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Old 12-06-2010, 07:31 AM   #151
def
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While I have few if any complaints regarding the Motronic 2.4 on my '01 GS, I believe there are ways to eliminate detonation which occurs frequently on boxers of this vintage.

If I'm not mistaken, H-D uses a Delphi ECU which employs spark ionization to determine when detonation is occurring. During detonation, the impedance across the spark plug gap increases dramatically providing immediate warning of detonation, thus allowing instantaneous adjustment of fuel and timing to eliminate the detonation. Is is seamless and eliminates any need for knock sensor hardware.

Also, how about throttle by wire....I am surprised that BMW has not done this already. With such a scheme, throttling the boxer could be tailored by adjusting slew rates, tip in and tip out rates, etc.

TB sync could be incorporated easily into such a scheme.

What say you Poolside, JJ?
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Old 12-06-2010, 07:50 AM   #152
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Experts, correct me if I'm wrong but our boxer's ECU brains have only four inputs;

1: Throttle position.
2: Lambda signal
3: Ambient air temperature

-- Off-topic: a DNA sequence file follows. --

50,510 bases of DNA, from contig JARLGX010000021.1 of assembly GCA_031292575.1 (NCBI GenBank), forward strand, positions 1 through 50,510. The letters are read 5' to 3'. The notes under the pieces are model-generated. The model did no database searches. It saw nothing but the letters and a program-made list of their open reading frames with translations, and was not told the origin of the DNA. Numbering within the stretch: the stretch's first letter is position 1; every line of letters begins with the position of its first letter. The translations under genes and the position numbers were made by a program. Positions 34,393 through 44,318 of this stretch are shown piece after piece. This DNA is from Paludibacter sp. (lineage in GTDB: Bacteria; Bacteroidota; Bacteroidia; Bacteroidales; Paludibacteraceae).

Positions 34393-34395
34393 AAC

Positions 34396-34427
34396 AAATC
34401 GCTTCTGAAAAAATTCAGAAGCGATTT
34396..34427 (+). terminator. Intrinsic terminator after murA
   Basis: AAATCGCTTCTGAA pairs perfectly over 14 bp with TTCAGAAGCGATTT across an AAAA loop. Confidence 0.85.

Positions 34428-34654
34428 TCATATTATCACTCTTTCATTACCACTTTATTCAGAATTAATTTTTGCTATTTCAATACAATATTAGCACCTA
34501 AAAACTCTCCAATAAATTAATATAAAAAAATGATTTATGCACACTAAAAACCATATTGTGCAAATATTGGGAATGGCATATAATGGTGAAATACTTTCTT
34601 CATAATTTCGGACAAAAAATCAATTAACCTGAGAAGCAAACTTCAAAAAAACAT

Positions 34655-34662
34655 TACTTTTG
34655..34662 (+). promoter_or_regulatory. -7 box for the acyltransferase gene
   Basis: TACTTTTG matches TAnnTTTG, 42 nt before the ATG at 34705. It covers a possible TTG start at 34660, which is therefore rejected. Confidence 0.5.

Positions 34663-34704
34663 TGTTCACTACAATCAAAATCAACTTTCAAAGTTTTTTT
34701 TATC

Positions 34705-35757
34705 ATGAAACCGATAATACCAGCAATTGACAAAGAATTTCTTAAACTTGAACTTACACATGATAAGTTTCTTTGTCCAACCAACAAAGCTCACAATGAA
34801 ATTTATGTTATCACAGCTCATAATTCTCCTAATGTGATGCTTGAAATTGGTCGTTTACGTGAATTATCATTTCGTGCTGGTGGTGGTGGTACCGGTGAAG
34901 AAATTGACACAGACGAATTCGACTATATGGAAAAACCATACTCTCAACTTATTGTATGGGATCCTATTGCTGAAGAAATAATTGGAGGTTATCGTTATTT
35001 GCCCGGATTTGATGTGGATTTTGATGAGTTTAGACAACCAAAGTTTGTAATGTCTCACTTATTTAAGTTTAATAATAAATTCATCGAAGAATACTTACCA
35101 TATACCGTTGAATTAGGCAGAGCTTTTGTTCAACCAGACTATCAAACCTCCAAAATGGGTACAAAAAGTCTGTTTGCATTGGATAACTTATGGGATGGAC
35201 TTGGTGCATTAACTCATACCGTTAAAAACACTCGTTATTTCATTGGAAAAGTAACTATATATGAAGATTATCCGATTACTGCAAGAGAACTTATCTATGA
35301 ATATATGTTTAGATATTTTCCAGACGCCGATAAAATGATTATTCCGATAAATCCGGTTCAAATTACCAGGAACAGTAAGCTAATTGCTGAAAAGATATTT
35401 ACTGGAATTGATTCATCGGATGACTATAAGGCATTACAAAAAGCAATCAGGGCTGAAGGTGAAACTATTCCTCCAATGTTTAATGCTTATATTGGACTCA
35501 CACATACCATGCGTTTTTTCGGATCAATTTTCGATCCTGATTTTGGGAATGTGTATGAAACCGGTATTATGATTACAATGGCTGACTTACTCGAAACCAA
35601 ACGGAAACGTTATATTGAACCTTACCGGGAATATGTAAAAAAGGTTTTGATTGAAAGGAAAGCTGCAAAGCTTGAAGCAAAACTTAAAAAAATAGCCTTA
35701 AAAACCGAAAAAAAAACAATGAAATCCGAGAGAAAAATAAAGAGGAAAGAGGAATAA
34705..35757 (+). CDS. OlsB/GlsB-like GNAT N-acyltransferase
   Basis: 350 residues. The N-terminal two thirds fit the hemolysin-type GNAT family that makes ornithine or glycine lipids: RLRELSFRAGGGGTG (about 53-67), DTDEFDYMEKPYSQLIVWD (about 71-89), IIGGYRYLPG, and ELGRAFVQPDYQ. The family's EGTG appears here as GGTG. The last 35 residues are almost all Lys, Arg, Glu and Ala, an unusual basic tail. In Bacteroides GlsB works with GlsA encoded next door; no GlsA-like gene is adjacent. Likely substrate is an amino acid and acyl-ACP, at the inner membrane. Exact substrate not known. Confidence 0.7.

4: Engine speed

I know that engine oil temperature is also measured but I am unaware if this parameter is used by the Motronic.

That's not much information to work with considering an automobile has MAP and other additional inputs to work with when determining engine fueling needs.
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Old 12-06-2010, 01:17 PM   #153
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Quote:
Originally Posted by def View Post
Experts, correct me if I'm wrong but our boxer's ECU brains have only four inputs;

1: Throttle position.
2: Lambda signal
3: Ambient air temperature
4: Engine speed

I know that engine oil temperature is also measured but I am unaware if this parameter is used by the Motronic.

That's not much information to work with considering an automobile has MAP and other additional inputs to work with when determining engine fueling needs.
Don't forget air density.
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Old 12-06-2010, 03:39 PM   #154
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Yeah, I don't know what it has and doesn't - eager to learn though.
But I'm shocked if it doesn't have any input for atmospheric pressure